I made these shoes for the Cat in the Hat for our preschool's recent production, to match the costume I retrofitted (coming up in a future post). It's funny; I had let the other costume maker borrow my one and only costume shoe pattern and was scrambling to get some shoes made for a dress rehearsal, but this style actually ended up working better than the pattern I'd loaned her.
You'll remember that my computer died? As in DEAD dead. The hard drive and logic board both keeled over at the same time, which means I could only use my phone for internet searches, and my phone won't send anything to my printer. So while I remembered this Martha Stewart felt slippers pattern, I had to improvise and hand-draw rather than printing it. All's well that ends well; these turned out just right.
For the soles, I used two layers of this old rough-backed felt from the stacks of leftover fabric in the theater supplies at school. For the body, I used one layer of the stiff-backed felt and one layer of the hound's tooth flannel I'd used for the Cat's costume. The foot pads are cut from a scrap of red ostrich leather I bought awhile back at a thrift store, zig-zag appliqued into place before assembling the shoes.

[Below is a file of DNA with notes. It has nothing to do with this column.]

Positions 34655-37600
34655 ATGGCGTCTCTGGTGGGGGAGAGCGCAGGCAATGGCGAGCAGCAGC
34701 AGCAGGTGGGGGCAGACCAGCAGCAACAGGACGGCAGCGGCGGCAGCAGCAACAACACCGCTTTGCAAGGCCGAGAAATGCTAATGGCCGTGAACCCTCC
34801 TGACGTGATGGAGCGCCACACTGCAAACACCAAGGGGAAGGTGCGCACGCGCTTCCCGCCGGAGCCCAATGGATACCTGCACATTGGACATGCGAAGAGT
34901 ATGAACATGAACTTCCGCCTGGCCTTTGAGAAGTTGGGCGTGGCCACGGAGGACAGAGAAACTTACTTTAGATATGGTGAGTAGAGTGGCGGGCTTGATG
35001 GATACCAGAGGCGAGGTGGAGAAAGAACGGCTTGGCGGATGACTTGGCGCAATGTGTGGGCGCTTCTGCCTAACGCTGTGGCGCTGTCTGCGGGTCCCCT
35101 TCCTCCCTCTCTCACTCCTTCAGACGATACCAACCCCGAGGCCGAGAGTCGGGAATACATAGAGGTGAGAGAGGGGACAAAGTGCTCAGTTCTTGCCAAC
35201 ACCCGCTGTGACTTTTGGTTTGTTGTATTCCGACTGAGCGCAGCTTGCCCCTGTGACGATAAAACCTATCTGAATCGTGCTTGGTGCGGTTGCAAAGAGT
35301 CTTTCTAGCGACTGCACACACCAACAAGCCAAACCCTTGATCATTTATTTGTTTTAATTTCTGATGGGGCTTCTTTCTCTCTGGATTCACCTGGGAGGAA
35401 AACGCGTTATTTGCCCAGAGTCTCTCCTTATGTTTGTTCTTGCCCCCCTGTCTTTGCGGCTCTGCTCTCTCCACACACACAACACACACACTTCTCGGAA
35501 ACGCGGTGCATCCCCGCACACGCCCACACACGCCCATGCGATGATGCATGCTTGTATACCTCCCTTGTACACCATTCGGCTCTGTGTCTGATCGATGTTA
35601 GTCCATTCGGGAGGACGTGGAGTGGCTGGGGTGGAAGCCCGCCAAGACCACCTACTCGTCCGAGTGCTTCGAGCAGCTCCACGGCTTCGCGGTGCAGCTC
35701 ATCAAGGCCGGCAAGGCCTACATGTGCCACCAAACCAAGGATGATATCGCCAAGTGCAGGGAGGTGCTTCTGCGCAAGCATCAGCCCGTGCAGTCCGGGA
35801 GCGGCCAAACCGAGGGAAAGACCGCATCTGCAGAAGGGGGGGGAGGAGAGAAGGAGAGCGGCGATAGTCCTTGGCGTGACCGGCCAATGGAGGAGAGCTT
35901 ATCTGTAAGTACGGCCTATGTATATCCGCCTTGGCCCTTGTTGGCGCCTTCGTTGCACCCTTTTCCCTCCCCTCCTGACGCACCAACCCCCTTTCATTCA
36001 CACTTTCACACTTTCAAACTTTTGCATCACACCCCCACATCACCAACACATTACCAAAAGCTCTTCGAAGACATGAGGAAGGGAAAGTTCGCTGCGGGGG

To make your own, you can follow Martha's original instructions with the following changes:
1) Instead of a single layer of thick felt, I used one layer of thinner craft felt and one layer of woven fabric, serged together at the edges. Word to the wise: when using thinner felt, using mutiple layers is key. You'll get a lot of stretch and wear-through with single layers.
2) The appliques are used (in addition to the rough-bottomed felt) to make the shoes non-slip, and to add some durability. Highly recommended, whether for Halloween or for theater. In addition to making the shoes less slippery and more sturdy, the pads are an especially nice touch if, at any point, your character shows the bottoms of his or her feet to an audience. This happened in our play, and every time I could feel how much it added to the kids' experience.
3) The original pattern leaves the seams on the outside; I tucked mine inside.
4) As the cuffs are layered with woven fabric + felt, they don't have much stretch, so the wearer will have to spend a minute working them onto his or her feet. It actually makes them fit really securely, and for a seldom-used costume piece it's not too much of an inconvenience.
Like most things, you can adapt these pretty endlessly to a variety of costumes. Switch up the fabric, use faux fur, different color leather, etc.
More to come! Thanks for reading.